There is a story behind this recipe. There's always a story, right?
photo by Brian
Let's go back to December, the month of social obligations and double-bookings. On one of the Fridays in December, we were invited to a both Festivus party and a Christmas caroling event. Jake and I decided to divide and conquer: he went to Festivus and I went caroling. However, the former was a potluck and I offered, despite not attending myself, to bring whatever the hosts requested and would send it with Jake.
Not too long after my offer, I received a text that I read as 'lasagna with no f'ing carrots.' Okay, there is a story behind the 'no carrot' demand as well. I missed one little word in the order and simply replied, "Done."
It turns out this was requested, not by the hosts, but by one of my best friends who has had my lasagna many, many times. In fact, his wife requests it for her birthday. It's my Oft-Requested Lasagna with however many meats and cheeses inspire me that day. But usually it is at least three meats - beef, pork, and chicken sausages - and at least seven cheeses - asiago, fresh mozzarella, aged mozzarella, ricotta, parmigiano, cottage, and provolone. However, over time, said friend has stopped eating red meat and only eats poultry. I forgot that one tiny detail and, as I said, missed one tiny word in the original text which actually read: "TURKEY lasagna with no f'ing carrots."
So I dropped my three meat, seven cheese lasagna for Brian to bake and bring to Festivus. When he asked me what was in it, I told him "Oh, ground beef, ground pork, and chicken sausages." He didn't say a word. He took it from me, baked it, and brought it to the party. Then, he used it as his grip for the year: "I asked for a turkey lasagna with no carrots and Cam gives me a three meat lasagna with a middle finger carrot on top!" Well, my husband videotaped the gripe and I was simultaneously mortified (that I missed that one single word) and amused (that Brian couldn't even eat what he had 'demanded' I make for Festivus). I promised to make him a turkey lasagna for his birthday.
My kids' reactions were funny when we told them the story. R said, "Of course you didn't see the 'turkey' part, you don't buy turkey. You don't even cook turkey on the holiday that people cook turkey for!" It's true. I haven't roasted a turkey in over twenty-five years, so my kids have definitely never seen me buy a whole turkey much less ground turkey.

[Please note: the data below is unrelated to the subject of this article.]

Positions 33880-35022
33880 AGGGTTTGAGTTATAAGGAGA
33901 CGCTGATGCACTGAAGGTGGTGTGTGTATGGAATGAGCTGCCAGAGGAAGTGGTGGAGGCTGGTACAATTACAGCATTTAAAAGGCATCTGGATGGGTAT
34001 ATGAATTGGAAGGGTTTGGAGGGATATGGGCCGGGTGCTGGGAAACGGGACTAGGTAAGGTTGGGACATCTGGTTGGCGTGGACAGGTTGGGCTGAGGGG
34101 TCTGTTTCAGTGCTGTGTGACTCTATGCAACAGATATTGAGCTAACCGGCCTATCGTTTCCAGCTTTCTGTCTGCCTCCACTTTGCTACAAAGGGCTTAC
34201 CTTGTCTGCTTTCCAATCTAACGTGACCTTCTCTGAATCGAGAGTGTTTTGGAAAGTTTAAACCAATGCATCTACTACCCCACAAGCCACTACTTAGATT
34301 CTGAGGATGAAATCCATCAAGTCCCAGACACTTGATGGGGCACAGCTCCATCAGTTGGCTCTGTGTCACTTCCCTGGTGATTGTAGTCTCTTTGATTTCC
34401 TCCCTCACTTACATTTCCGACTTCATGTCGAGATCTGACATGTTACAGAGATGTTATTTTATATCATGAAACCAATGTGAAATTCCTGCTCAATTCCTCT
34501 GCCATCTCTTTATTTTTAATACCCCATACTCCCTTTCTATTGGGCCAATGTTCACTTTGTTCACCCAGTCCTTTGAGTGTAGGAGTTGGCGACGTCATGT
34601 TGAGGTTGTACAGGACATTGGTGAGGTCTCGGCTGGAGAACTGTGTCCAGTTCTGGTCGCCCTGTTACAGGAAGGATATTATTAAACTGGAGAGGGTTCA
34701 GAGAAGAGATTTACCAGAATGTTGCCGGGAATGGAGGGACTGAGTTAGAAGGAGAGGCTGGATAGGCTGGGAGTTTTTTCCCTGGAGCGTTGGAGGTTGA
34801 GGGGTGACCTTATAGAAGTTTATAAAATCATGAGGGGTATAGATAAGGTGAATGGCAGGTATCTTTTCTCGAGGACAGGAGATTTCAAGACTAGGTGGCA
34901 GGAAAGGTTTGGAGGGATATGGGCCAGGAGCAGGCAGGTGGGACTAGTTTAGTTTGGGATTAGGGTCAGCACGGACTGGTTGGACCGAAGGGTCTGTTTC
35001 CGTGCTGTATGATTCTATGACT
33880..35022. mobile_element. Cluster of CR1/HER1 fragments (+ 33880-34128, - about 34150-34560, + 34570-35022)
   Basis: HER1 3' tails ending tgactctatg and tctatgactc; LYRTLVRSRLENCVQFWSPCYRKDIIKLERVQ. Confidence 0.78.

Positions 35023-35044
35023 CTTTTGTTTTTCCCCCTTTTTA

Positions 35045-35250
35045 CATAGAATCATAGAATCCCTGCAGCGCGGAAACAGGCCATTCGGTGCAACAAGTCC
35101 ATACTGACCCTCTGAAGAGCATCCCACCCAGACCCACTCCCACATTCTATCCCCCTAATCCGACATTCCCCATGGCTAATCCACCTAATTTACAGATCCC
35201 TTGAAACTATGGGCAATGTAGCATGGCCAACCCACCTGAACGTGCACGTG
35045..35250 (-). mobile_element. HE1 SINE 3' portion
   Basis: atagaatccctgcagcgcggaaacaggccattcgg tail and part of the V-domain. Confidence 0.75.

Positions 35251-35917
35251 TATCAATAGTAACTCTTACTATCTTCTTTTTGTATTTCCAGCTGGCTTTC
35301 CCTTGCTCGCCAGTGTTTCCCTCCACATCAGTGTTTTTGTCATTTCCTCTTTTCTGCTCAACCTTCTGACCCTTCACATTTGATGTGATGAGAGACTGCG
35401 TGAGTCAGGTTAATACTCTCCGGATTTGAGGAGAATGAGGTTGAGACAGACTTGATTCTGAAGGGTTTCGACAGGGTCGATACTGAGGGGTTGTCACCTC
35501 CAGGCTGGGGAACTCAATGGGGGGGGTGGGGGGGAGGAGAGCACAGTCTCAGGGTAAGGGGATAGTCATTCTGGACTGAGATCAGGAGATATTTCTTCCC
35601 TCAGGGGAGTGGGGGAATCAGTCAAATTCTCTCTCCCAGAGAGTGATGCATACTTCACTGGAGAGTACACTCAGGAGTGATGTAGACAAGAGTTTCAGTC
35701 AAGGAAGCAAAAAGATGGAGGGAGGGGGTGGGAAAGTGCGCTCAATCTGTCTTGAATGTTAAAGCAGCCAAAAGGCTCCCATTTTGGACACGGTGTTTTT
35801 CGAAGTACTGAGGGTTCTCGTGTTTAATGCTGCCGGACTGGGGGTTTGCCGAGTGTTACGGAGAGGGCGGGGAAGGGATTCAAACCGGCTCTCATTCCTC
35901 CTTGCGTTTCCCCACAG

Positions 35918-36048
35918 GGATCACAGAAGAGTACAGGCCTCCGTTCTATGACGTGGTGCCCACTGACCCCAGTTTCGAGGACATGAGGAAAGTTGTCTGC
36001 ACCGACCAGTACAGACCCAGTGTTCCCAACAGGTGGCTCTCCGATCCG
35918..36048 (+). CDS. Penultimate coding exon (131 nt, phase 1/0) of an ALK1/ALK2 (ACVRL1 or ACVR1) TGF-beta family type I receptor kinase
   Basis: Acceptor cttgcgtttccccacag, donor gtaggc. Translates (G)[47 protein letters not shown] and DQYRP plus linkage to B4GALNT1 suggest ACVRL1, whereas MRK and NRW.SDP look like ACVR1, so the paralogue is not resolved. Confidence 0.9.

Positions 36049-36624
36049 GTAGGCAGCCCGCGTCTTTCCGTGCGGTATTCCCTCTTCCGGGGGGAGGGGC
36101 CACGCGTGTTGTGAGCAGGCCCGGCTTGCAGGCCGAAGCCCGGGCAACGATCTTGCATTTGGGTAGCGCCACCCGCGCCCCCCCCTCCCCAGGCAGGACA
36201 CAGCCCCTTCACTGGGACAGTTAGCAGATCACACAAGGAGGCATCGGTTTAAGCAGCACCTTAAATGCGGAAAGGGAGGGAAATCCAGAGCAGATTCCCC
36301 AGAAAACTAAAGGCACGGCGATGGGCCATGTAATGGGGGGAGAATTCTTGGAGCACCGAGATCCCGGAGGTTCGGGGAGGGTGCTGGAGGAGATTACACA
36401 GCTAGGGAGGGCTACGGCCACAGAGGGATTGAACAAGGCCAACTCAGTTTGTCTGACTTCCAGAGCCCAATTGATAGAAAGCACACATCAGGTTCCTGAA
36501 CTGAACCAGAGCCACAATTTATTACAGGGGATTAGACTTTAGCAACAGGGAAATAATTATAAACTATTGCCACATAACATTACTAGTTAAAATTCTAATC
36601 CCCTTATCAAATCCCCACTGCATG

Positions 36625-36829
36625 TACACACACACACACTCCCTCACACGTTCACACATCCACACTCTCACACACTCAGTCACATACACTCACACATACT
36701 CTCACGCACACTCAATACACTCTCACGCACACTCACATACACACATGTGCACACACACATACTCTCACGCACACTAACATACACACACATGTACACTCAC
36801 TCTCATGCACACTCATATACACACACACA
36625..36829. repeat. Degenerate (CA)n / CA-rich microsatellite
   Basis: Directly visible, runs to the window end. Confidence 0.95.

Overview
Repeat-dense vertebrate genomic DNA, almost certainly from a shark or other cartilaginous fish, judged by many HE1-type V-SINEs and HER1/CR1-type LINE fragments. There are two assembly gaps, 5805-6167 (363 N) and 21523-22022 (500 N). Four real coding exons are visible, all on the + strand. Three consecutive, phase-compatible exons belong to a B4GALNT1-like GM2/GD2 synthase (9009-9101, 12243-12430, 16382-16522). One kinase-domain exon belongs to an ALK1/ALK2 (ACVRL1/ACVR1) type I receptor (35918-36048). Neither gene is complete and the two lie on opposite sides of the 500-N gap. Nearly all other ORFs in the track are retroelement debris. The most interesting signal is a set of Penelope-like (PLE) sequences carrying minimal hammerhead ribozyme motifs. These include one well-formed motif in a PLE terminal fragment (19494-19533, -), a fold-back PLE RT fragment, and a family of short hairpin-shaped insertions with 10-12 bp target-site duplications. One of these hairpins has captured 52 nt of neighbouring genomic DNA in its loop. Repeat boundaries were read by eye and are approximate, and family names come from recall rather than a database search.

Flash forward to this week, his 51st birthday. I send him a photo of turkey bacon from the store, asking, "I can put this in your lasagna, right?" Here's how the text exchange went...
C: It's turkey.
B: No. Just ground turkey and 7 cheese.
C; You clearly don't understand layering flavors and textures.
B: And you clearly don't follow directions.
All true. Fine. So I got up on the morning of his birthday and made his boring 'just ground turkey' and seven cheese lasagna. I sent two pans' worth because they were serving eight people and I always over-feed.
makes one 9"x13" pan
2 onions, peeled and diced
3 pounds ground turkey
1 jar tomato sauce
1 (large) can whole peeled tomatoes
1/2 cup red wine
1/2 cup water
1 cup fresh chopped parsley
2 Tablespoons fresh oregano
2 Tablespoons fresh basil
salt and pepper to taste
no boil lasagna noodles
3 cups shredded cheese (I used a mixture of mozzarella, asiago, provolone)
1 cup shredded parmesan
1 cup small curd cottage cheese
1 cup fresh mozzarella ciliegie
1 cup whole milk ricotta
In a large, flat-bottom pan, sauté the onions in a splash of olive oil until the onions are softened and translucent. Add in the ground turkey and cook till browned through completely.
Add in the tomato sauce, wine, and water. Bring to a boil. Reduce the heat to a simmer, stir in herbs, then season to taste with salt and pepper.
Preheat oven to 375 degrees Fahrenheit if you are going to bake as soon as you've assembled. Or, once these are assembled and the sauce is completely cooled, they can be covered and refrigerated until ready to bake.
To assemble the lasagna, layer meat sauce, noodles, shredded cheese blend, cottage cheese, fresh mozzarella, ricotta, and more meat sauce. Repeat till your pan is full though the last layer should be meat so that the noodles are completely covered.
Cover with foil. Bake in the 375 degree F oven for 6o to 75 minutes. Remove the foil. The sides should be bubbling. Sprinkle with shredded parmesan. Return pan to the oven for another 10 to 15 minutes until the sauce is bubbling and the cheese melted and beginning to brown.
To add to this funny tale, Jake saw the second pan of turkey lasagna on the counter and asked if that was for us. "Nope, I didn't keep a boring just ground turkey lasagna." And I promised to make a multiple meat version for us that evening. Ours had ground beef, ground pork, (leftover) venison meatballs, and artichoke-garlic chicken sausages. Definitely not Brian-allowed or approved. We loved it!
But his crew really appreciated the lasagna. Apparently everyone had seconds and even his brother's fiancée chimed in on a video, declaring that it was the "best f'ing lasagna" she's ever had. And she is a trained chef. I'll take it!